# Theory Part 1

**DEFINITION **

__If a function is one to one and onto from A to B, then function g which associates each element y ∈ B to one and only one element x ∈ A, such that y = f(x), then g is called the inverse function of f denoted by x = g(y). __

∴ x = f^{-1} (y).

If cos θ = x, then θ may be any angle whose cosine is x, and we write θ = cos^{-1} x. It means that θ is an angle whose cosine is x.

Thus, sin^{-1} (1) is an angle, whose sine is (1), i.e. θ = sin^{-1} (1) = n π + (-1)^{n} (π/2)

Where, (π/2) is the least positive value of θ.

The functions sin^{-1} x, cos^{-1} x, tan^{-1} x, cot^{-1} x, cosec^{-1} and sec^{-1} x are called **inverse circular or inverse trigonometric functions.**

__Every inverse circular function is multi-valued. __To make each inverse circular function single valued, we define **principal value**.

**Function Domain Range (Principal Values)**

sin^{-1 }x [-1, 1] [(-π/2), (π/2)]

cos^{-1 }x [-1, 1] [0, π]

tan^{-1 }x **R **[(-π/2), (π/2)]

cot^{-1 }x** R** (0, π)

sec^{-1 }x **R**-(-1, 1). [0, π] - { π/2}

cosec^{-1 }x **R**-(-1, 1) [(-π/2), (π/2)] - {0}

**Note:**

(a) 1^{st} quadrant is common to the range of all the inverse functions.

(b) 3^{rd} quadrant is not used in inverse functions.

(c) 4^{th} quadrant is used in the clockwise direction i.e. -π/2 ≤y ≤0

(d) No inverse function is periodic.

(e) The inverse trigonometric functions are also written arc sinx, arc cosx etc.

**GRAPHS OF INVERSE TRIGONOMETRIC FUNCTIONS**

1. θ = sin^{-1} x, where θ ∈ [(-π/2), (π/2)] and x ∈ [-1, 1]

2. θ = cosec^{-1} x, where θ ∈ and x ∈ (-∞, -1] υ [1, ∞)

**Note: **cosec^{-1} x is a decreasing function in (-∞, -1]. It also decreases in [1, ∞)

3.** θ = cos ^{-1} x, where θ ∈ [0, π] and x ∈ [-1, 1]**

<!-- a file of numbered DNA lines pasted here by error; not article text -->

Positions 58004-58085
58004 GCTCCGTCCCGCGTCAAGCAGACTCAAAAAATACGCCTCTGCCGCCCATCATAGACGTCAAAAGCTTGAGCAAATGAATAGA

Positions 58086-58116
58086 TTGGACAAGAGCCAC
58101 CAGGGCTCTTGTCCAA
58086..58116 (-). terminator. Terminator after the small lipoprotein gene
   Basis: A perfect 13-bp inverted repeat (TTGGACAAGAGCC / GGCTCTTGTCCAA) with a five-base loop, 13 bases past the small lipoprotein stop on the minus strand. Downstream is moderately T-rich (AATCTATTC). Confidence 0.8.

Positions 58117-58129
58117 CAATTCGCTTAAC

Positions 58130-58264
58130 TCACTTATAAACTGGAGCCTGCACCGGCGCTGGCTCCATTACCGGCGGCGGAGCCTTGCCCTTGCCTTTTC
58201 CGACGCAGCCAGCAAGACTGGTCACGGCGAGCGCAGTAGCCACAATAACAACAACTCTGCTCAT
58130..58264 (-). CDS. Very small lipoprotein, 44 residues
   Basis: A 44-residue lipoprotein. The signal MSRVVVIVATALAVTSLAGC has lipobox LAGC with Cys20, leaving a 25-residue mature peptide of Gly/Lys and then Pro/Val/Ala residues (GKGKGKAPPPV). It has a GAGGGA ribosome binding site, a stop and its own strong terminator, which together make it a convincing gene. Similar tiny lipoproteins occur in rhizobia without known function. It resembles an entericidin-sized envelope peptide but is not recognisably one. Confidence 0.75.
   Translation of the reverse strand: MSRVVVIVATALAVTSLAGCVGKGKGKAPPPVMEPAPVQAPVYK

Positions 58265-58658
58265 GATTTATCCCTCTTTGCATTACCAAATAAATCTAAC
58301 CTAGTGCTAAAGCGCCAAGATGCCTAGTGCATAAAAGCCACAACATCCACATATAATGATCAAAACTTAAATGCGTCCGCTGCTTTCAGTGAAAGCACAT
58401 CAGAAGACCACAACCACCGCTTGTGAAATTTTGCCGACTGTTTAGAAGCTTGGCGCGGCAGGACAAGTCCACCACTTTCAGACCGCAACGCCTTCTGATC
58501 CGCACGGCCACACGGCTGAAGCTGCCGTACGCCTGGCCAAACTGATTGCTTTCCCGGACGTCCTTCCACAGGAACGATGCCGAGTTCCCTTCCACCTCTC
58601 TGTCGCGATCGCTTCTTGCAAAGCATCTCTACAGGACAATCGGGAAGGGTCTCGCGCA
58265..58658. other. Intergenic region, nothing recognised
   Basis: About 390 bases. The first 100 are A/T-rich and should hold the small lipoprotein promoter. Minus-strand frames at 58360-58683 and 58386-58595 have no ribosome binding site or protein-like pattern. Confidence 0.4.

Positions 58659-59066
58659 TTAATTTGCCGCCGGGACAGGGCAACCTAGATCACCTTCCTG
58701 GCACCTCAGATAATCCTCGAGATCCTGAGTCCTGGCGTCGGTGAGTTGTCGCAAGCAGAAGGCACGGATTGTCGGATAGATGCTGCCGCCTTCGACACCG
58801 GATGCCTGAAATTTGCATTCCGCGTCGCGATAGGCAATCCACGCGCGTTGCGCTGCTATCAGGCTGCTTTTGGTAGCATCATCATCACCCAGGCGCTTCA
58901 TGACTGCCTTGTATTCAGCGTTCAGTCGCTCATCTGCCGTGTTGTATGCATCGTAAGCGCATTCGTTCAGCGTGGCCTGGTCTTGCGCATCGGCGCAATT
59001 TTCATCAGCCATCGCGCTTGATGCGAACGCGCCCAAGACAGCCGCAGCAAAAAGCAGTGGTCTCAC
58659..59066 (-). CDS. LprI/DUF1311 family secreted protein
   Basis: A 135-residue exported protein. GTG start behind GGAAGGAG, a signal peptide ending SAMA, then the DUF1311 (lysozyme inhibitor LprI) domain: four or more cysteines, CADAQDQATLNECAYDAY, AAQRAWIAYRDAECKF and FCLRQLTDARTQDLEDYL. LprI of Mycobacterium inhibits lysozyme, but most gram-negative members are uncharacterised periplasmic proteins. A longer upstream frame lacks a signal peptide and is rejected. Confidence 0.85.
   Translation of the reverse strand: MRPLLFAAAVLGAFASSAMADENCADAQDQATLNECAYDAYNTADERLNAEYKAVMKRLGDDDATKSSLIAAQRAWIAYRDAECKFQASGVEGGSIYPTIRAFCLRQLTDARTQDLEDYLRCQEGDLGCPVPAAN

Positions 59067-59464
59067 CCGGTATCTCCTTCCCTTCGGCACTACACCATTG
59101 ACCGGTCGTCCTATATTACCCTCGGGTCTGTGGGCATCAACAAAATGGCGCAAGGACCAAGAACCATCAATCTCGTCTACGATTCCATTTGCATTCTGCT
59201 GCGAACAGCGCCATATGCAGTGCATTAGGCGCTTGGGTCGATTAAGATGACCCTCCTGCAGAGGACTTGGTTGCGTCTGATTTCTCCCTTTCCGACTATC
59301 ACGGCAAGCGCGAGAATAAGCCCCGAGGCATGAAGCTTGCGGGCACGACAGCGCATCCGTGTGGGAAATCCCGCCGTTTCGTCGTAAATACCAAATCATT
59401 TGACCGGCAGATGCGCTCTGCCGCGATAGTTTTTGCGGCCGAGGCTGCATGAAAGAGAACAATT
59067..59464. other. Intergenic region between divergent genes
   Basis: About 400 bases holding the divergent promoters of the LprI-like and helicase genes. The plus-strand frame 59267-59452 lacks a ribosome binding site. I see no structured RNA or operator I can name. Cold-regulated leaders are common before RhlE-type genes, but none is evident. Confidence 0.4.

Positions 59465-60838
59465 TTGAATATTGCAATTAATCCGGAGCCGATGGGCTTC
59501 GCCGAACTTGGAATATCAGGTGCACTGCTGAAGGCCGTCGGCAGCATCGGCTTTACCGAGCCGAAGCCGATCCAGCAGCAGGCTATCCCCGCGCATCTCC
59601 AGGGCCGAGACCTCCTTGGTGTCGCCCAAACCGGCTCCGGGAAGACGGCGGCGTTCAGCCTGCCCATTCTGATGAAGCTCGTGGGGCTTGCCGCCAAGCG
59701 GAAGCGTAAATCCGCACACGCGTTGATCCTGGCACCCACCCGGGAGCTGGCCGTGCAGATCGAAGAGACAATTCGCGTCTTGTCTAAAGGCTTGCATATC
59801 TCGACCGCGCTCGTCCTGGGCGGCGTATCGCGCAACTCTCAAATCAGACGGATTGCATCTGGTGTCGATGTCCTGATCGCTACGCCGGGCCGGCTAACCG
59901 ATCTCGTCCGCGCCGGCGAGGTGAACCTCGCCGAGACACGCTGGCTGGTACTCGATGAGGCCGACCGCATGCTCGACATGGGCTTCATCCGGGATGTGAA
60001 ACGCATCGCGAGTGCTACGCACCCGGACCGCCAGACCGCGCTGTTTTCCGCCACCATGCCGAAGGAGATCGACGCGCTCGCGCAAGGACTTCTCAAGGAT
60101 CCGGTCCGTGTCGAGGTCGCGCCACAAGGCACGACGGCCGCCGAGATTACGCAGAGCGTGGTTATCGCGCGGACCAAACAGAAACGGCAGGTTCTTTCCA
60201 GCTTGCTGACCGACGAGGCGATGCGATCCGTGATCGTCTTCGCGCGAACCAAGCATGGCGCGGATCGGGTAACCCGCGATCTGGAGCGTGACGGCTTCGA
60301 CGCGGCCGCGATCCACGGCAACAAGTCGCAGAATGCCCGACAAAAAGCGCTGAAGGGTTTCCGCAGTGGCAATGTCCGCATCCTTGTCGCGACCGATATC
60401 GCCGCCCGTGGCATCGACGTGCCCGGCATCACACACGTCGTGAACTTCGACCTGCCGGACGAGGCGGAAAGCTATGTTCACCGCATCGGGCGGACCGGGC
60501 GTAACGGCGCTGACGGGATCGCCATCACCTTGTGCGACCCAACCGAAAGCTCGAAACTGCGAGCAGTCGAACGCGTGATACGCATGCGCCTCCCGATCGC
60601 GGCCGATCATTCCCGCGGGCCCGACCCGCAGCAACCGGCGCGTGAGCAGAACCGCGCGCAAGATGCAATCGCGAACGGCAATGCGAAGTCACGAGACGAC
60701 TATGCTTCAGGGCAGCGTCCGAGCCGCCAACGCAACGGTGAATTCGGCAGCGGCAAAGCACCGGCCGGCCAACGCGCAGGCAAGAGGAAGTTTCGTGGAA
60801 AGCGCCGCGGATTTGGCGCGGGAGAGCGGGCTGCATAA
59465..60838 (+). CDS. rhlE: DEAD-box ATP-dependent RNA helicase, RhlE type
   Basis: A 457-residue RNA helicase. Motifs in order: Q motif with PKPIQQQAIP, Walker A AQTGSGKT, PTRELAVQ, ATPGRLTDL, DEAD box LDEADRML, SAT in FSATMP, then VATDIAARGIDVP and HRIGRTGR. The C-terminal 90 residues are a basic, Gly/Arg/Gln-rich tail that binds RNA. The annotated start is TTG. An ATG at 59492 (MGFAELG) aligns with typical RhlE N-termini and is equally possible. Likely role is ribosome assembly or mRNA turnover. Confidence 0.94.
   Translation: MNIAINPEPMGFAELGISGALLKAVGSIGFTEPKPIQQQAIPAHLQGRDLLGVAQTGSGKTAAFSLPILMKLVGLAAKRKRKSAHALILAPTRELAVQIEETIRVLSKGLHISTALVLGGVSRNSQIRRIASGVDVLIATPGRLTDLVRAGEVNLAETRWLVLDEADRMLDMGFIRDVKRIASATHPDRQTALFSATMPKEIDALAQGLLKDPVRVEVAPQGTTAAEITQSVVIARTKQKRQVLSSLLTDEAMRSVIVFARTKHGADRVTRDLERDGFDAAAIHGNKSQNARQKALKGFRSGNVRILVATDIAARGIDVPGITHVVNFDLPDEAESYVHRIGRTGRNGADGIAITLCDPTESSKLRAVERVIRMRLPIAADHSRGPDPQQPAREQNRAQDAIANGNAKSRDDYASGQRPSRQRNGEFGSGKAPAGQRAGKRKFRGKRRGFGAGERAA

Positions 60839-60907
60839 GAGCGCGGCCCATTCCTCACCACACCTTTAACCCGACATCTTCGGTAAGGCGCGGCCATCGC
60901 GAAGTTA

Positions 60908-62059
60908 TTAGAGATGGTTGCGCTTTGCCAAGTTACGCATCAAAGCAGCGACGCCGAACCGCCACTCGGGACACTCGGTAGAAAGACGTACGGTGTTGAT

**Note: **cos^{-1} x is a decreasing function in [-1, 1]

4. θ = sec^{-1} x, here θ ∈ and x ∈ (-∞, -1] υ [1, ∞)

**Note: **sec^{-1} x is an increasing function in (-∞, -1]. It also increases in [1, ∞)

5. θ = tan^{-1} x, where θ ∈ [(-π/2), (π/2)] and x ∈ [-∞, ∞]

**Note: **tan^{-1} x is an increasing function in R.

6. θ = cot^{-1} x, where θ ∈ (0, π) and x ∈ [-∞, ∞]

**Note: **tan^{-1} x is an decreasing function in R.

**PROPERTIES OF INVERSE TRIGONOMETRIC FUNCTIONS **

**Property I: **

**(i) **sin^{-1} (sin x) = x; for all x ∈ [(-π/2), (π/2)]

Let y = sin^{-1} (sin x), x ∈ R, y ∈ [(-π/2), (π/2)], periodic with period 2π

**(ii) **cos^{-1} (cos x) = x; for all x ∈ [0, π] :

Let y = cos^{-1} (cos x), x ∈ R, y ∈ [0, π], periodic with period 2π

**(iii) **tan^{-1} (tan x) = x; for all x ∈ [(-π/2), (π/2)] :

Let y = tan^{-1} (tan x), x ∈ R –, periodic with period π

**(iv) **cosec^{-1} (cosec x) = x; for all x ∈ [(-π/2), (π/2)], x ≠ for other values of x see the graph:

Let y = cosec^{-1} (cosec x), x ∈ R, -{nπ, n ∈ I}, y ∈ y is periodic with period 2π

**vii)** sec^{-1} (sec x) = x; for all x ∈ [0, π], x ≠ (π/2) for other values of x see the graph:

Let y = sec^{-1} (sec x), y is periodic; x ∈ R –, with period 2π

**(vi) **cot^{-1} (cot x) = x; for all x ∈ (0, π), for other values of x see the graph:

Let y = cot^{-1} (cot x), x ∈ R - {nπ}, y ∈ (0, π), periodic with π